NASA's Juno spacecraft has captured swirling clouds in the region of Jupiter's northern hemisphere known as "Jet N4," according to a latest release of NASA's Jet Propulsion Laboratory (JPL).
Jupiter spins once every 10 hours, and this fast rotation creates strong jet streams, separating its clouds into dark belts and bright zones that stretch across the face of the planet.
More than a dozen prevailing winds sweep over Jupiter, some reaching more than 480 km per hour at the equator, according to JPL.
Citizen scientist Bjorn Jonsson created an enhanced-color image using data from the spacecraft's JunoCam imager.
The raw image was taken on Sept. 11 as Juno performed its 22nd close flyby of Jupiter. At the time the image was taken, the spacecraft was about 12,140 km from the cloud tops at a latitude of 45 degrees, said JPL.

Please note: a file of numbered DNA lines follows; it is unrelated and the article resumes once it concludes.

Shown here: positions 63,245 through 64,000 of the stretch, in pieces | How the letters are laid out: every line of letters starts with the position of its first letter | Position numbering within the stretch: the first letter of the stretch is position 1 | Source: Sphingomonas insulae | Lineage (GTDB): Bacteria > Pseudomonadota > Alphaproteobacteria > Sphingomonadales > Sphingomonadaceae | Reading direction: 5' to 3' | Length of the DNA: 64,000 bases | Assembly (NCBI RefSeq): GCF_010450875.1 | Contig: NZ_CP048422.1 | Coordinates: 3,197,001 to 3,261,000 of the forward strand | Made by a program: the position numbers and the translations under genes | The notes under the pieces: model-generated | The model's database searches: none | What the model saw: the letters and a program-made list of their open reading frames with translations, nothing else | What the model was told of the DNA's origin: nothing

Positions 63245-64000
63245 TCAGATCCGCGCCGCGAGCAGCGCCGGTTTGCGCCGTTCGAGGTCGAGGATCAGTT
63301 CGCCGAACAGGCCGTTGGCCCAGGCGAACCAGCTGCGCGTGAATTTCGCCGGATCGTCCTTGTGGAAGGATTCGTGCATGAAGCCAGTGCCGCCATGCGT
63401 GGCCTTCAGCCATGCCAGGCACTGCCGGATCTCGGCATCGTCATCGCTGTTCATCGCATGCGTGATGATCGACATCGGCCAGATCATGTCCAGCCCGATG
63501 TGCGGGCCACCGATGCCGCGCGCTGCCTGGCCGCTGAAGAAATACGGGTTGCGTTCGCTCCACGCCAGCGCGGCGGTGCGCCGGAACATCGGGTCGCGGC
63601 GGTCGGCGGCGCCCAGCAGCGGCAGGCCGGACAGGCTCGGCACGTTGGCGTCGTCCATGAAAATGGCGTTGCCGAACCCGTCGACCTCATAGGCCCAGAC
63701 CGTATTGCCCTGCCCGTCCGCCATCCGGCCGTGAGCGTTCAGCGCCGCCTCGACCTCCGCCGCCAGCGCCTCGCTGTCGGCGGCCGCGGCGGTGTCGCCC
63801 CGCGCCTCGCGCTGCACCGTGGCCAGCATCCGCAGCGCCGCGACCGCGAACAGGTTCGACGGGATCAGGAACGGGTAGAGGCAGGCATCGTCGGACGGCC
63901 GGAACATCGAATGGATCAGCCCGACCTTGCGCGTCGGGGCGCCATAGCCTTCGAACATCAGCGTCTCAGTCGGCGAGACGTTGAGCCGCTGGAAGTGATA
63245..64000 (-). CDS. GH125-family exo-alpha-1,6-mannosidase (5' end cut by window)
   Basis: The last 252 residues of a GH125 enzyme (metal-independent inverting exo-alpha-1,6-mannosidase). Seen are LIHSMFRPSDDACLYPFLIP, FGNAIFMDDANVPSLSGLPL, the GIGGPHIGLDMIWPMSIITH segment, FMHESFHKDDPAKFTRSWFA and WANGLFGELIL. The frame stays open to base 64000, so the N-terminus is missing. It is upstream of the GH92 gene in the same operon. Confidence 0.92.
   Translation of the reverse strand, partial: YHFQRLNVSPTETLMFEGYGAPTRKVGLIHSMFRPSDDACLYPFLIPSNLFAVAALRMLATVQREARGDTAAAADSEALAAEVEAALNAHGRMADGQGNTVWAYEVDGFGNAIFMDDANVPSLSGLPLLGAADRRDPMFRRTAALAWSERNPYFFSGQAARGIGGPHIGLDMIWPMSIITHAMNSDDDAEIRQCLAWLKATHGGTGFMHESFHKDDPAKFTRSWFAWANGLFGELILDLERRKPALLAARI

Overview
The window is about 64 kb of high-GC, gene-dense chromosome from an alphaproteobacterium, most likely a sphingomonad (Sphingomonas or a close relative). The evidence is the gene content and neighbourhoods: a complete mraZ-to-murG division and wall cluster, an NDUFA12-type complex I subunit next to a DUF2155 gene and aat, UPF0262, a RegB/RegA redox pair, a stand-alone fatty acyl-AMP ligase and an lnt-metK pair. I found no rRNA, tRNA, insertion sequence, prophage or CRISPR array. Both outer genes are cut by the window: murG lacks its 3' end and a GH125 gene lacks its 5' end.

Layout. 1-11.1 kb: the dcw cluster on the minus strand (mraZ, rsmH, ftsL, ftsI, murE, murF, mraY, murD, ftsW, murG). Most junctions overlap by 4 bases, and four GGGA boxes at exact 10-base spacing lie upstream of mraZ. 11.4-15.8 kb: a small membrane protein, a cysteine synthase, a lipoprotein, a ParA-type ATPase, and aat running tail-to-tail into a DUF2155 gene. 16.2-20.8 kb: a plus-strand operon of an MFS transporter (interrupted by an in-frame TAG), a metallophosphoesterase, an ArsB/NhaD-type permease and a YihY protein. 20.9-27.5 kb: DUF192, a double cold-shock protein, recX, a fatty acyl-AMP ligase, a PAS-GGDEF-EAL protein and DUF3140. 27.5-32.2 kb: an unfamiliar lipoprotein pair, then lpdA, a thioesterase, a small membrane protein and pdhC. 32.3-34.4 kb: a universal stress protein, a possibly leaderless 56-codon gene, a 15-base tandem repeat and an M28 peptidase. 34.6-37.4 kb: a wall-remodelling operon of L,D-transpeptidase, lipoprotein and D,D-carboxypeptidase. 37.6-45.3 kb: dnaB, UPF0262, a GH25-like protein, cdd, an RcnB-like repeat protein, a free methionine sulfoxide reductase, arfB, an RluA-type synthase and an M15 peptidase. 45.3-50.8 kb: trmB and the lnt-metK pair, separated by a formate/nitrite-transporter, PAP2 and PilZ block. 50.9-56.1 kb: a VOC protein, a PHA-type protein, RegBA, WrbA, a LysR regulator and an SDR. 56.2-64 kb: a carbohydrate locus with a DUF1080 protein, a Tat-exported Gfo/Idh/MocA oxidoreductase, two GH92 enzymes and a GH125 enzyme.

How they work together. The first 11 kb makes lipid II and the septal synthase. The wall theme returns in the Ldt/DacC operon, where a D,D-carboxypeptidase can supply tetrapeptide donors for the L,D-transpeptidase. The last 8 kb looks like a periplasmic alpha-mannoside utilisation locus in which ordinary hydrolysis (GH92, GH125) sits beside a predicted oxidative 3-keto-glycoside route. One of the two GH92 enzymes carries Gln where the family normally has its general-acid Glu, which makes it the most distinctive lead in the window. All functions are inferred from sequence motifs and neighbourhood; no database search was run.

Juno was launched on Aug. 5, 2011, from Cape Canaveral Air Force Station in the southern U.S. state of Florida, and arrived in orbit around Jupiter on July 4, 2016.
Juno's principal goal is to understand the origin and evolution of Jupiter. Its tasks include looking for a solid planetary core, mapping magnetic fields, measuring water and ammonia, and observing the planet's auroras.
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